French charity gifted €1,800 in Mont-Blanc rower drama

The failed stunt by a former British Commando (L) has led to a donation to the Bleuet de France charity, known for selling fundraising "bleuet" cornflowers, such as this one from 2012 (R)

A French war veterans’ charity is to receive a €1,800 donation from a British charity, in a bid to make amends for the former British Commando who left a rowing machine on Mont-Blanc in September.

The donation will be made on the symbolic date of November 11, as part of a memorial to mark the end of World War One, in Saint-Gervais (Haute-Savoie, Auvergne-Rhône-Alpes).

The donation will be from The Royal Marines Charity, made to the Bleuet de France charity, which supports French veterans.

Saint-Gervais is a commune near Mont-Blanc, whose mayor Jean-Marc Peillex wrote to President Emmanuel Macron in September to ask him to tighten restrictions for climbers on Mont-Blanc, after former Commando Matthew Disney scaled the mountain with his rowing machine, but failed to bring it back down.

Mr Disney had been raising awareness for two UK armed forces and military veterans’ charities - Rock 2 Recovery and the Royal Marines Charity - and had already raised more than £15,000 (€16,425) at the time.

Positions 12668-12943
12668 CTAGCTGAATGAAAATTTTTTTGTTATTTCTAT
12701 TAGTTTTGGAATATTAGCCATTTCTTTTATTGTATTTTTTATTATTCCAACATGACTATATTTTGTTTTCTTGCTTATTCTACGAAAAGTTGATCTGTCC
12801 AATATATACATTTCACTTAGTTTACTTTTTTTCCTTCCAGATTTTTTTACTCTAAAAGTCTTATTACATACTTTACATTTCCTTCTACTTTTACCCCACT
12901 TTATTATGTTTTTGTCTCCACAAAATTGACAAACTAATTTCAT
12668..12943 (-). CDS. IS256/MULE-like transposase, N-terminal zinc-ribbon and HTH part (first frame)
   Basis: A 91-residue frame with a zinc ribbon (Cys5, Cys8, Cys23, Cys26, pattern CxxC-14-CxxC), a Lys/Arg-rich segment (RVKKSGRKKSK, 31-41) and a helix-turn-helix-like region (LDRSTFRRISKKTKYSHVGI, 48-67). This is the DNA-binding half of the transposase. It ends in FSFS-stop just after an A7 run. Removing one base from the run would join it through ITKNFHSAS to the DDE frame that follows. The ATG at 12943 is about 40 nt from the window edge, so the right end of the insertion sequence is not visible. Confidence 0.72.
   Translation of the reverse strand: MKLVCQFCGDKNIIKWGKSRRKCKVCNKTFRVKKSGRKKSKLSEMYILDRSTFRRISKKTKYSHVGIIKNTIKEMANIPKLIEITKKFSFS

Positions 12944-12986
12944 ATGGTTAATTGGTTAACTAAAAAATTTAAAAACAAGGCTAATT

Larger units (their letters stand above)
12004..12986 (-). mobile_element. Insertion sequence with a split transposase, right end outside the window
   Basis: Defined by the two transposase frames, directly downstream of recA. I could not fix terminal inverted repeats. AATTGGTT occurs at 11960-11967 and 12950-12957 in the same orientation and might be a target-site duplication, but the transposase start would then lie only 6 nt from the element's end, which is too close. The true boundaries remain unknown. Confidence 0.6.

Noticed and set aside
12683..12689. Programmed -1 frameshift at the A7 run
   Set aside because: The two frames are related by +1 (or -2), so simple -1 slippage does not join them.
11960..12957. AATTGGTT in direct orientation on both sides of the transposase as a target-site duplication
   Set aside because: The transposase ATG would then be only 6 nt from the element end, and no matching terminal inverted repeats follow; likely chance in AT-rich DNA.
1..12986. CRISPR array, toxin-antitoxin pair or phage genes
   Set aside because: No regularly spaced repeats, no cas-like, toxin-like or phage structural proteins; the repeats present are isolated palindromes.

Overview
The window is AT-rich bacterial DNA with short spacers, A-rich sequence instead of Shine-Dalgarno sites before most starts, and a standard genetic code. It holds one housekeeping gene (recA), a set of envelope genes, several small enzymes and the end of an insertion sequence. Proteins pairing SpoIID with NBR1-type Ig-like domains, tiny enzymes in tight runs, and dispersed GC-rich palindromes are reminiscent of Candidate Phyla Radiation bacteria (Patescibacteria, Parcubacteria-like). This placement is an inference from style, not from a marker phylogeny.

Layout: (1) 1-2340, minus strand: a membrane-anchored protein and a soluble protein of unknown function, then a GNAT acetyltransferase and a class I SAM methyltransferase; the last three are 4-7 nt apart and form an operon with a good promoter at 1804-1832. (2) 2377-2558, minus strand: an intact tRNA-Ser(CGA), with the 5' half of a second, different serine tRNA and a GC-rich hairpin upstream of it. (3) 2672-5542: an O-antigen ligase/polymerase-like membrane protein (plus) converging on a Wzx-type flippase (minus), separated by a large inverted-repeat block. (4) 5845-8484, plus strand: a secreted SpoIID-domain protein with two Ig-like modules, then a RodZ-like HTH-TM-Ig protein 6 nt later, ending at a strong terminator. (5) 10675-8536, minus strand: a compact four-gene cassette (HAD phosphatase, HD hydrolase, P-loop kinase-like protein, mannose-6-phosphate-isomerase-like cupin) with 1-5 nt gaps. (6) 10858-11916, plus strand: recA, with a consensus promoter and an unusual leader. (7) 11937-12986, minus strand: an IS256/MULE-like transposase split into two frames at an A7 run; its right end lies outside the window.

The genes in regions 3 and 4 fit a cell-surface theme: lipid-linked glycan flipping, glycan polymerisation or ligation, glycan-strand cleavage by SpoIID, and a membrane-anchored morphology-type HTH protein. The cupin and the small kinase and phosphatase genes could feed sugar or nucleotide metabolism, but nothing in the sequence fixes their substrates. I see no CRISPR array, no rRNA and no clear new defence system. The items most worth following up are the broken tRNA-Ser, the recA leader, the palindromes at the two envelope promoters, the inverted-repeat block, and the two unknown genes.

His plan had been to climb Mont-Blanc while carrying the awkwardly-shaped, 26 kilogram, 2.5 metre-long rowing machine up solo, and to row on the summit; before bringing the machine back down.

He had successfully performed similar mountain stunts before, including on the three highest peaks in Scotland, Wales, and England (commonly known as the “Three Peaks” challenge).

But the former Commando said he had became exhausted on the descent from Mont-Blanc, and was forced to abandon the rowing machine in the Vallot Refuge Hut area, which is at an altitude of 4,362 metres.

This prompted mayor Mr Peillex to object, and in addition to his letter to the President, he also wrote to the ambassador to Great Britain to ask that he pay the €1,800 projected cost of bringing the abandoned machine down by helicopter.

Britain eventually apologised, and The Royal Marines Charity offered to help compensate the commune.

Mayor Mr Peillex called the donation “an intelligent end note” to the debacle. He also confirmed that the money would in fact go straight to the Bleuet de France charity, and would not be used to pay for the rowing machine to be brought down.

The machine has already been recovered by mountain emergency team the Peloton de Gendarmerie de Haute Montagne (PGHM) de Chamonix-Mont-Blanc, who went to pick it up during one of their missions.

It is now being held by the Chamonix police.

Mr Peillex said the machine would be given back to Mr Disney if he “answers his court summons”, but, the mayor added: “We are still waiting to hear from him.”

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